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What the Heck is Barre? Two Such Fitness Studios Open in 19th Ward

By Howard Ludwig | November 13, 2015 5:41am
 Carrie O'Donnell (front) and Molly McAlinden opened Beverly Barre at 9909 S. Walden Parkway on Oct. 23. The childhood friends said the ballet-inspired workout offers a challenge they hadn't experienced at other group fitness classes.
Carrie O'Donnell (front) and Molly McAlinden opened Beverly Barre at 9909 S. Walden Parkway on Oct. 23. The childhood friends said the ballet-inspired workout offers a challenge they hadn't experienced at other group fitness classes.
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DNAinfo/Howard A. Ludwig

BEVERLY — Women in Beverly and Mount Greenwood are hitting up an altogether different type of bar these days. 

Two barre fitness studios have debuted in recent months, offering ballet-inspired workouts that rely on a barre — the official name of the handrail used by professional dancers.

Pronounced like the common name for a tavern, barre classes are an intense blend of ballet-type poses combined with exercises commonly found in Pilates, yoga and strength training. The barre itself is used for stretching and stability.

"It's a lot of core work," said Carrie O'Donnell, who opened Beverly Barre on Oct. 23 with her childhood friend Molly McAlinden.

"You are building up those long, lean muscles instead of bulking up," said O'Donnell, who graduated from St. Barnabas Elementary School and Mother McAuley Liberal Arts High School with her longtime friend and new business partner.

 Kelly Lynch opened Barre It All at 11114 S. Kedzie Ave. in Mount Greenwood on Aug. 1. The Morgan Park native fell in love with barre classes while living in San Diego.
Kelly Lynch opened Barre It All at 11114 S. Kedzie Ave. in Mount Greenwood on Aug. 1. The Morgan Park native fell in love with barre classes while living in San Diego.
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DNAinfo/Howard A. Ludwig

The pair actually began teaching barre classes in late February at Beverly's Dance Gallery Chicago before opening their own studio in the former Tranquility Hair Salon at 9909 S. Walden Parkway.

Kelly Lynch of Barre It All in Mount Greenwood was also raised in the area, attending St. Cajetan Elementary School and Mother McAuley. Her barre studio debuted at 11114 S. Kedzie Ave. on Aug. 1.

"I was bummed that there weren't any boutique workout places in the neighborhood," said Lynch, who also offers some Pilates and tabata classes in her fitness studio.

Lynch began by teaching barre classes at Kennedy Park at 11320 S. Western Ave. in Morgan Park before moving to Natural Instincts Physical Therapy and Wellness at 11113 S. Western Ave. also in Morgan Park.

She then began offering a barre class at A Relaxed You at 11121 S. Kedzie Ave. in Mount Greenwood when she noticed her current storefront sitting vacant across the street.

"The feedback that we've received is that no class is the same. It's always challenging, and it goes by really, really quick," said Lynch, who lives in suburban Lockport.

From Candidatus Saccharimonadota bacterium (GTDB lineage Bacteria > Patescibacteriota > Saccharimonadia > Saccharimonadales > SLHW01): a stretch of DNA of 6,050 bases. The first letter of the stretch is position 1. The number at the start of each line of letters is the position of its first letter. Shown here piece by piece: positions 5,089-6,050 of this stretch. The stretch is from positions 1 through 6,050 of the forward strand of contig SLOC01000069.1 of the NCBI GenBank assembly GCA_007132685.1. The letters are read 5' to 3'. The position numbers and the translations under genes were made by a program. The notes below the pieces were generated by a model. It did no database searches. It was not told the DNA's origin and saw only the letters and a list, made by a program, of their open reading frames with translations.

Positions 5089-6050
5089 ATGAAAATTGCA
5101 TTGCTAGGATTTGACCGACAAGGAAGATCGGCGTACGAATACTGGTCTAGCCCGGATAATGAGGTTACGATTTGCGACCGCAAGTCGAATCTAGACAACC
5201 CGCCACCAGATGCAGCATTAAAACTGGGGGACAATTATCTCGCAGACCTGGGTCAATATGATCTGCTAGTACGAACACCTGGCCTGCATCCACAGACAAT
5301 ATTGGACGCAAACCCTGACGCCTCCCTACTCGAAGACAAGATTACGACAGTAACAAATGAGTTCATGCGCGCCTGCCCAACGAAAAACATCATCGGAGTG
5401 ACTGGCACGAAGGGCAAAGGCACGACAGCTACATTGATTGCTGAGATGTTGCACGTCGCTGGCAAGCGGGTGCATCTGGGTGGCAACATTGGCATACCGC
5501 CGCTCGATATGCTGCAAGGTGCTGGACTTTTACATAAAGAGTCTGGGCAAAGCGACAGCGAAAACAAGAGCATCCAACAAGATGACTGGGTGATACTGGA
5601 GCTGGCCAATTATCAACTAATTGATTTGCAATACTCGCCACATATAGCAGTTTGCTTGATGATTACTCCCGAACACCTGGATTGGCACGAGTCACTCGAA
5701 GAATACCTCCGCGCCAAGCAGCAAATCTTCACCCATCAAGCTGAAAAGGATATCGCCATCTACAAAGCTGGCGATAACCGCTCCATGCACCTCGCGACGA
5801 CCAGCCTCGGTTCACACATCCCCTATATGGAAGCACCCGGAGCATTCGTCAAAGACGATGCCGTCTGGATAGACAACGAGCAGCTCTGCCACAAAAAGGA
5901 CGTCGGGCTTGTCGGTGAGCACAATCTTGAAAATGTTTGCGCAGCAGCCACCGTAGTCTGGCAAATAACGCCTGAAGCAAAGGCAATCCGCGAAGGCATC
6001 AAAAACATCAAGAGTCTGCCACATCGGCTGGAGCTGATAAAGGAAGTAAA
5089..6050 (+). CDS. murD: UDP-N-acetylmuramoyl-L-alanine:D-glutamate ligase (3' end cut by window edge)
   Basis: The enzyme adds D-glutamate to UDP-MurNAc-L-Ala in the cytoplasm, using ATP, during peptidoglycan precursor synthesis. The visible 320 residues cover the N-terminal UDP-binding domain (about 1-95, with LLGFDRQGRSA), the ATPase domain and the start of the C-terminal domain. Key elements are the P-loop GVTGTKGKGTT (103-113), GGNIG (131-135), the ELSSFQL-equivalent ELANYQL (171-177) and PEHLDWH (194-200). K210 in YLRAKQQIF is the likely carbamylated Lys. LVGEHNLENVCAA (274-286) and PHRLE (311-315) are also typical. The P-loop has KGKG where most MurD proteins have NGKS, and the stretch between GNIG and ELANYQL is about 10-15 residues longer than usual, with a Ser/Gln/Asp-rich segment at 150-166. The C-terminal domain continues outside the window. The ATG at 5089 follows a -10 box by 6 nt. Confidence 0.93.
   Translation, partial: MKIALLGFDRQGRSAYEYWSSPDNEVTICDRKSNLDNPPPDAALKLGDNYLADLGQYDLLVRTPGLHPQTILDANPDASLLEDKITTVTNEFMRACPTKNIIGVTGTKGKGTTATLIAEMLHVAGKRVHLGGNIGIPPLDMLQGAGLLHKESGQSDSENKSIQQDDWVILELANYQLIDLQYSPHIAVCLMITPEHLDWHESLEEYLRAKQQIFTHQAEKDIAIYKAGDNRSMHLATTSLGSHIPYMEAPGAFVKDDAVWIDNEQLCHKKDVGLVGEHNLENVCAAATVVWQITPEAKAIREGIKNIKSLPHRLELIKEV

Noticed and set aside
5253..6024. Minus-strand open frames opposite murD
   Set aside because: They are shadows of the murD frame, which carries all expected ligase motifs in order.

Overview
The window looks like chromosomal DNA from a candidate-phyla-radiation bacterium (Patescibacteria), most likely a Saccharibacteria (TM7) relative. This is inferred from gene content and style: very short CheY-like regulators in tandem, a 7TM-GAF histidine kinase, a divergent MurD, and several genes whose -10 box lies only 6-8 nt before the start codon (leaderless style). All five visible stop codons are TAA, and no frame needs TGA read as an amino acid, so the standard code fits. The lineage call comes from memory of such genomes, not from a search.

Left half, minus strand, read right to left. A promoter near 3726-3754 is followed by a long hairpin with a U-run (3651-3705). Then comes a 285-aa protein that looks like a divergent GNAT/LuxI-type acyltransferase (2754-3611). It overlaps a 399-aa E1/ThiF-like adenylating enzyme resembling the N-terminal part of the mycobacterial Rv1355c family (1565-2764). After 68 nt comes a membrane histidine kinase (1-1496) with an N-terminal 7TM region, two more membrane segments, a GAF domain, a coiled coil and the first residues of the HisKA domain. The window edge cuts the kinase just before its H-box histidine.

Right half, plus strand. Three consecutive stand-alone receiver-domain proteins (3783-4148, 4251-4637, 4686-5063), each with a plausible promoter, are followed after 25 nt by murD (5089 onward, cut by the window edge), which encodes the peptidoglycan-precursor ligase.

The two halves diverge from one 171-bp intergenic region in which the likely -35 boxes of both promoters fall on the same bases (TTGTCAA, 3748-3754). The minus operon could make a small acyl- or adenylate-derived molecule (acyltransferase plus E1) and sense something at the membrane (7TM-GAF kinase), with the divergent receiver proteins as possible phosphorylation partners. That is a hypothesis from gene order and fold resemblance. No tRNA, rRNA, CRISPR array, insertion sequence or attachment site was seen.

Lynch fell in love with barre workouts some eight years ago while living in San Diego. Likewise, O'Donnell attended her first barre class in Boston, and McAlinden went to her initial class downtown.

All of the women saw void on the South Side and sought to fill it. So far, they seem to have found an audience. About a dozen participants attend most classes. The sessions are about an hour long at both studios.

A single class at Beverly Barre costs $15 with discounts available when buying multi-class packages. A single class at Barre It All costs $13 with similar multi-class discounts also available.

Both studios offer about two classes per day. Workouts are usually held in the mornings and evenings as all of the studio owners also work full-time jobs. O'Donnell is in product development for an investment management firm. McAlinden is a hair stylist, and Lynch works as a special education administrator.

"I've done tons of different group fitness classes, and I've never felt there is that structure," O'Donnell said of the barre courses.

All of he women also stumbled upon barre classes while also regularly running for exercise. They felt barre courses filled in the gaps that running left out and also helped them prevent injuries related to running.

The barre workouts are intense, but the shop owners agreed that workouts are easily catered to the experience level of attendees. Thus, those participating in the classes can push their limits or scale back depending on their personal goals and comfort level.

"I think the biggest selling point when talking to people is that these moves are really meant for a woman's body," Lynch said.

She said many attendees are women looking to stay fit during their pregnancy or new moms working to shed baby weight. All the women believe the exercises in barre tend to target common problem areas such as the stomach, legs and arms.

But men can also benefit from the exercises. In fact, celebrity chef Graham Elliot plans to work out at the Barre It All at 10:30 a.m. on Dec. 19. Proceeds from the event will benefit Smile Train.

The charity near to Elliot's heart trains doctors in developing countries to perform surgery to repair cleft lips and palates. The judge from Fox's "MasterChef" and "MasterChef Junior" has a son, Conrad, who was born with a bilateral cleft.

All the barre owners said they believe that their classes will continue to attract new followers as well as retain regular barre enthusiasts. And as classes fill up, more will be added.

"This is the only group fitness class that ever stuck," O'Donnell said.

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